Daily Management Review

'Fantastic Voyage' to Fight Disease Brings Pharma and Tech Closer


'Fantastic Voyage' to Fight Disease Brings Pharma and Tech Closer
The rising trend of using high-tech devices that combine biology, software and hardware to tackle chronic diseases, the line between pharmaceuticals and technology is blurring as varying companies join forces.
Unveiling a new joint company on Monday that aims to market bioelectronic devices to fight illness by attaching to individual nerves, GlaxoSmithKline and Google parent Alphabet are the latest to share expertise.
'Fantastic Voyage', the 1966 sci-fi film in which a submarine is shrunk to fix an injured scientist's brain, reminds one of the plan to wrap a grain-sized electronic collar around nerves sounds.
However the boundaries in medical tech in this way are being pushed by other companies as well.
Early benefits of both to tackle inflammatory diseases like rheumatoid arthritis and suppress appetite in the obese by the use of bioelectronics have been shown by U.S. biotech firms Setpoint Medical and EnteroMedics.
Others are miniaturizing technology in different ways.
While Proteus Digital Technology is working with drugmakers on pills with embedded microchips that measure drug usage, Medtronic sells a well-established camera-in-a-pill as an alternative to colonoscopies. Smart inhalers are being developed by makers of lung treatments.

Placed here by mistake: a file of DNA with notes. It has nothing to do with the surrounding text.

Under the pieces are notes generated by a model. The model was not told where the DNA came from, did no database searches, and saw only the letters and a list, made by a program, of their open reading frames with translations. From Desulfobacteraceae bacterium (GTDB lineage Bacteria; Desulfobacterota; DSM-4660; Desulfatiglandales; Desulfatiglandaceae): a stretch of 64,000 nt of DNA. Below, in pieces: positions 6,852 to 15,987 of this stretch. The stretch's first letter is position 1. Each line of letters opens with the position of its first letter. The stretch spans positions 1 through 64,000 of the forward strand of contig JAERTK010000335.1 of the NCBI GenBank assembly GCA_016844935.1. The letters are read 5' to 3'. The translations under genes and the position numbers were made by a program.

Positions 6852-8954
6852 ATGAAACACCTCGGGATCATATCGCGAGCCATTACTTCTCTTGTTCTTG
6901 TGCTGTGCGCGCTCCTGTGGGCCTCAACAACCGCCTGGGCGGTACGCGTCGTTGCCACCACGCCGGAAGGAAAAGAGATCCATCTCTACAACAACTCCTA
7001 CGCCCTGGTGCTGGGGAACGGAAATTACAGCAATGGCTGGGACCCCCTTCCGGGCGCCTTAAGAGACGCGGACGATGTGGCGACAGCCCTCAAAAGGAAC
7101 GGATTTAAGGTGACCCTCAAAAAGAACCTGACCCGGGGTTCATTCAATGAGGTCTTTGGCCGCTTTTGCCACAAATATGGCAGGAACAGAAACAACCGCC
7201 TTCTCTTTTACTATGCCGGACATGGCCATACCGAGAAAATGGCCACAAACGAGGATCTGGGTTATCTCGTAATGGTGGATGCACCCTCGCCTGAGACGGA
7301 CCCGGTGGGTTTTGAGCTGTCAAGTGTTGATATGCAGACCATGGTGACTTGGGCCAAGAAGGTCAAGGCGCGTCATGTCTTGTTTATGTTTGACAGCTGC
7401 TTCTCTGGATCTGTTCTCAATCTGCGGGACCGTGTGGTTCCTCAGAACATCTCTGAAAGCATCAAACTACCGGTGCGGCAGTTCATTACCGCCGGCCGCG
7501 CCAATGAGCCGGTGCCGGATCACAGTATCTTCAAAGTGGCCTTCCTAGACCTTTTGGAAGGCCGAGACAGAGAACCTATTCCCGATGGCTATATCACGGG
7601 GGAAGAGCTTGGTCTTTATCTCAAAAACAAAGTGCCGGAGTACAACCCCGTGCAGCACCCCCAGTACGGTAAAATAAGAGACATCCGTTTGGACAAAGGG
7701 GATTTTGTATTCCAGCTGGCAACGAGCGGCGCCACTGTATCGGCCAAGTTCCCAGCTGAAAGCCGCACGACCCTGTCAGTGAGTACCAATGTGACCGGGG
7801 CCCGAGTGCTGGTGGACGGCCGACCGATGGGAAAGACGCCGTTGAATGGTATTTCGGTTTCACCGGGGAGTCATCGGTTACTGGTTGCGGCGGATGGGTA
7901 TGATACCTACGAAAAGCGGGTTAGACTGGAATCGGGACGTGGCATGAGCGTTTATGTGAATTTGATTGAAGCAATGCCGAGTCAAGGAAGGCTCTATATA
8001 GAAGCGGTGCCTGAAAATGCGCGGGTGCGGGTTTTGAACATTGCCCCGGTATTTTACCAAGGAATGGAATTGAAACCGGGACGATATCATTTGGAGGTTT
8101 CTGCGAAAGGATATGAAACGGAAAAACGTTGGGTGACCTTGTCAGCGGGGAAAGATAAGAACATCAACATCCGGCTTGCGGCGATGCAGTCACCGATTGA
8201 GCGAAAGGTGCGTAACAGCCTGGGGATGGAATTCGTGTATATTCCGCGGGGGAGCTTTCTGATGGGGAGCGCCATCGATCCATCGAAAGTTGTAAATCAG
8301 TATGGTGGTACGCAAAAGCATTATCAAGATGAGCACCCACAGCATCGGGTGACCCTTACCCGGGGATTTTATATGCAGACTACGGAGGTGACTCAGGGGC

"It's an area that hotting up pretty fast because the technology is moving so fast," said Hilary Thomas, chief medical adviser at KPMG.

As the Swiss-based Novartis, which is working with the U.S. group on a smart contact lens with an embedded glucose sensor to help monitor diabetes, turned to tech experts at Alphabet, many of the world's biggest pharmaceutical companies have turned to tech experts as well.
While Biogen is working with the tech giant to study the progression of multiple sclerosis, Sanofi also has a diabetes deal with Alphabet.
The combination of pharmaceuticals and technology will eventually be "front and center" in disease management, Novartis Chief Executive Joe Jimenez has said.
In situations when it comes to finding new ways for patients to monitor their own health and track chronic conditions using smart devices, many technology companies are pushing hard into the healthcare arena.
Health-related applications for a new wave of wearable products are being researched by businesses such as Apple  and Samsung Electronics, along with Alphabet.
Accurate monitoring using wearables will dovetail with a drive to offer so-called value-based healthcare, believe technology and pharmaceutical companies alike.
The appeal to such medicines to cost-conscious insurers would be enhanced as the aim is to prove that medicines can keep large groups of patients healthy. Hence offering services that go beyond routine drug prescriptions is a major incentive for drugmakers.
According to Kris Famm, the GSK scientist who has been appointed president of the new jointly owned GSK-Alphabet company Galvani Bioelectronics, real-time feedback on how patients are doing is one of the benefits of bioelectronics.
"It will really help us hone the intervention. This is almost the epicenter of convergence because the technology is not only helping you to monitor a disease but it is also actually the therapy," he said.
The assurance that the new medicine can deliver the kind of benefits to overall clinical outcomes that proponents hope and the need for multi-year clinical trials to prove that the new technologies are safe are however some of the hurdles ahead for this segment.

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